All of the Toyota trucks covered by this information are equipped with Sequential Fuel Injection (SFI). Sequential Fuel Injection (SFI) is the activating of the fuel injectors according to the engine firing order and is an accurate method of regulating multi-port injection. In this system, the injectors are controlled individually. Each cylinder receives one charge of fuel, every two revolutions, just before the intake valve opens. Mixture adjustments can be made almost simultaneously between the firing of one injector and the next. A camshaft sensor signals the ECM when the No. 1 cylinder is on the compression stroke.
The following precautions should be followed when working on Toyota's SFI system.
Any Diagnostic Trouble Code retained by the ECM will be erased when the negative battery terminal is disconnected. Use a scan tool to scan for and retrieve trouble codes before disconnecting the negative battery cable.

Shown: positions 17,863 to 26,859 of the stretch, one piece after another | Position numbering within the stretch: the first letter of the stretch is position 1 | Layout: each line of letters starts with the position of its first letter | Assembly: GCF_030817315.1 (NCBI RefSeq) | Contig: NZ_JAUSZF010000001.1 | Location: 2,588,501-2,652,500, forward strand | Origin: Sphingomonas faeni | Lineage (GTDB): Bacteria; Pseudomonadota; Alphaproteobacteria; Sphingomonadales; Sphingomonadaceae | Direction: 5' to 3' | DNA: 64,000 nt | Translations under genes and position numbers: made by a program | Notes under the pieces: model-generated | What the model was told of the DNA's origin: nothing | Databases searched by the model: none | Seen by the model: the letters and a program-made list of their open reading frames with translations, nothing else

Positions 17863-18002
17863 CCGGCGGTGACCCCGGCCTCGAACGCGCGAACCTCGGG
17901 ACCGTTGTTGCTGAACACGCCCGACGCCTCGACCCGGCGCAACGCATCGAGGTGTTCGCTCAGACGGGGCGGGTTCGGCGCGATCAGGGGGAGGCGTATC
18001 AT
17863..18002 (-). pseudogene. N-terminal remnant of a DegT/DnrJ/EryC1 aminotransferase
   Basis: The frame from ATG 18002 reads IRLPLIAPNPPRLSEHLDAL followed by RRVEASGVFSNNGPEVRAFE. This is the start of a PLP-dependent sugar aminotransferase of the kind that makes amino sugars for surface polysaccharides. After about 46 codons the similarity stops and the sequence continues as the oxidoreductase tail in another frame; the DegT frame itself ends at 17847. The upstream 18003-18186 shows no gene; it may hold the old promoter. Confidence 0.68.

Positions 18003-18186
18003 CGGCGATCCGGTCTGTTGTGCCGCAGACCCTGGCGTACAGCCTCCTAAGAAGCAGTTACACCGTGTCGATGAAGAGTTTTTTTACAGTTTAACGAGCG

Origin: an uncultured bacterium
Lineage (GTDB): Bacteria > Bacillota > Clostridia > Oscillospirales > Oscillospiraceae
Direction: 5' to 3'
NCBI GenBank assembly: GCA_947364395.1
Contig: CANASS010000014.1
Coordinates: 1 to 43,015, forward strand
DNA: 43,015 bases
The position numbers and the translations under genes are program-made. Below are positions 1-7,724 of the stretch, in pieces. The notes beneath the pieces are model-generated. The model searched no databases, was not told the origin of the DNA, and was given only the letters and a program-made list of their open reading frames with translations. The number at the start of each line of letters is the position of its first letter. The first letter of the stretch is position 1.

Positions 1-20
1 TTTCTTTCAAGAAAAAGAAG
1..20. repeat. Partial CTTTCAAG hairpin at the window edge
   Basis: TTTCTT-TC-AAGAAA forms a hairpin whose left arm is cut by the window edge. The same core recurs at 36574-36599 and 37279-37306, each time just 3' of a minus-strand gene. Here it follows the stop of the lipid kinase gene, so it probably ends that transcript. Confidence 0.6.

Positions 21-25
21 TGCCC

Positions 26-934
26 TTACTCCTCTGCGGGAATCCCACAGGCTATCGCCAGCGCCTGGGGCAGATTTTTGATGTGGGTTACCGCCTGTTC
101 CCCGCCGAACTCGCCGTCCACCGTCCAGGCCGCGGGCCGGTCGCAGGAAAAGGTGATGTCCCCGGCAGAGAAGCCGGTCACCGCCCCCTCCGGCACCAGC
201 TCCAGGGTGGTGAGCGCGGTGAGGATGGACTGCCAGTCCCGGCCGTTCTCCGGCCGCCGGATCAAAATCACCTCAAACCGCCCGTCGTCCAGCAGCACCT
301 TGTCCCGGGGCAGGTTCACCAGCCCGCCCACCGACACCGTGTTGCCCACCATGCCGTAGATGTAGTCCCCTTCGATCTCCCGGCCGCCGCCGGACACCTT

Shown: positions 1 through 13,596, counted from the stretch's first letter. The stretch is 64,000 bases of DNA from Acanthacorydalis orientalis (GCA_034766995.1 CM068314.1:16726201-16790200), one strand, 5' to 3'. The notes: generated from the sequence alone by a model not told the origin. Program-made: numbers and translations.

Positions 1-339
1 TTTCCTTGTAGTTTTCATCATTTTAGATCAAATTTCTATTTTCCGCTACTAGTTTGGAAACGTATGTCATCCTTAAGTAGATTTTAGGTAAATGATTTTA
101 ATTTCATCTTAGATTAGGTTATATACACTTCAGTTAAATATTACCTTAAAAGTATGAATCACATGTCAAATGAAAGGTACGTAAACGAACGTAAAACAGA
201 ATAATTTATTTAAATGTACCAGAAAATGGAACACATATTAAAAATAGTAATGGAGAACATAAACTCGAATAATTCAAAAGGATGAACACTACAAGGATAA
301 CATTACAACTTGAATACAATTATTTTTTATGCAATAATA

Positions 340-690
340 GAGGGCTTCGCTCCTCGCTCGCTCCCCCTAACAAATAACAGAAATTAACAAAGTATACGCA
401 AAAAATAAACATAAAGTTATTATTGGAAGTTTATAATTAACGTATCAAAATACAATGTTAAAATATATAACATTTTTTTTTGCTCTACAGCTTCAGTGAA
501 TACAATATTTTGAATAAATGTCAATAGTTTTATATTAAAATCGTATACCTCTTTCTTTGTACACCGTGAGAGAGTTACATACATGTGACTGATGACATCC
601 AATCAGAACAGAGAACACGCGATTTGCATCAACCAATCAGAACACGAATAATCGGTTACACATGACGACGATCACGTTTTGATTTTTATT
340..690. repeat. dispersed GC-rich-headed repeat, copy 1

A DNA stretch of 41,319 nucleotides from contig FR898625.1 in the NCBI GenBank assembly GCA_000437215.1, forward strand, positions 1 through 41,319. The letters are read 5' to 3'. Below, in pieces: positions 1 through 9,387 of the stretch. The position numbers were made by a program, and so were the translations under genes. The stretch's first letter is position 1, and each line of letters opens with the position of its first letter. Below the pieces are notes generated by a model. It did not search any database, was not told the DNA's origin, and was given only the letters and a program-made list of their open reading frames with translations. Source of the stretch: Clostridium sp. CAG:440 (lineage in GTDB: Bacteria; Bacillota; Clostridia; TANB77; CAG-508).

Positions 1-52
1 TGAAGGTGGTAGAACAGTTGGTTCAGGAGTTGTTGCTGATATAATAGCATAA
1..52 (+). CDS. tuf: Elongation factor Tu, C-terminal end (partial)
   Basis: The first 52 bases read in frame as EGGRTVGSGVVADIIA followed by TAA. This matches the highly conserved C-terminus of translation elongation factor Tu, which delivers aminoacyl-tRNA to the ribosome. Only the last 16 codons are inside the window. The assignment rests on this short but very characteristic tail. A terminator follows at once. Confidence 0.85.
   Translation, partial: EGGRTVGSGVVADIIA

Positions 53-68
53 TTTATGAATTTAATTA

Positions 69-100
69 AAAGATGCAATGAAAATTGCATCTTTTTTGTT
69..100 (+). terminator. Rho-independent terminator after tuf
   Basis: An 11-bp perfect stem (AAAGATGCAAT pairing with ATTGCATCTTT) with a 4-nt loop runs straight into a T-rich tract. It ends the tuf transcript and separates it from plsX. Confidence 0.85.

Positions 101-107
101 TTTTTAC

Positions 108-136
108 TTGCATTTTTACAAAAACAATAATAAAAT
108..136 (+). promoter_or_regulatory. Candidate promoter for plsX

Disconnect the negative battery cable before beginning work on the SFI system.
Do NOT smoke or allow open flame nearby when working on the fuel system.
Keep gasoline away from rubber parts.
After repair work, check that the ignition coil terminals and all other ignition system lines are reconnected securely.
On sequentially injected fuel injected engines, it is most important that the injector connectors be installed on the proper injector. Always identify and tag the injector connectors before removal. On any connector, release the lock and pull out the connector, not on the wires.
The entire system depends on the engine being air-tight. If the engine oil dipstick, oil filler cap, PCV valve hose or other component is loose, the engine may run poorly. Similarly, if the gasket between the throttle body and intake manifold is deteriorated or loose, the resulting vacuum leak will cause the engine to run poorly.
Before removing SFI system wiring connectors, terminals, etc., turn the ignition switch to the
position. It may also be necessary to disconnect the battery negative terminal.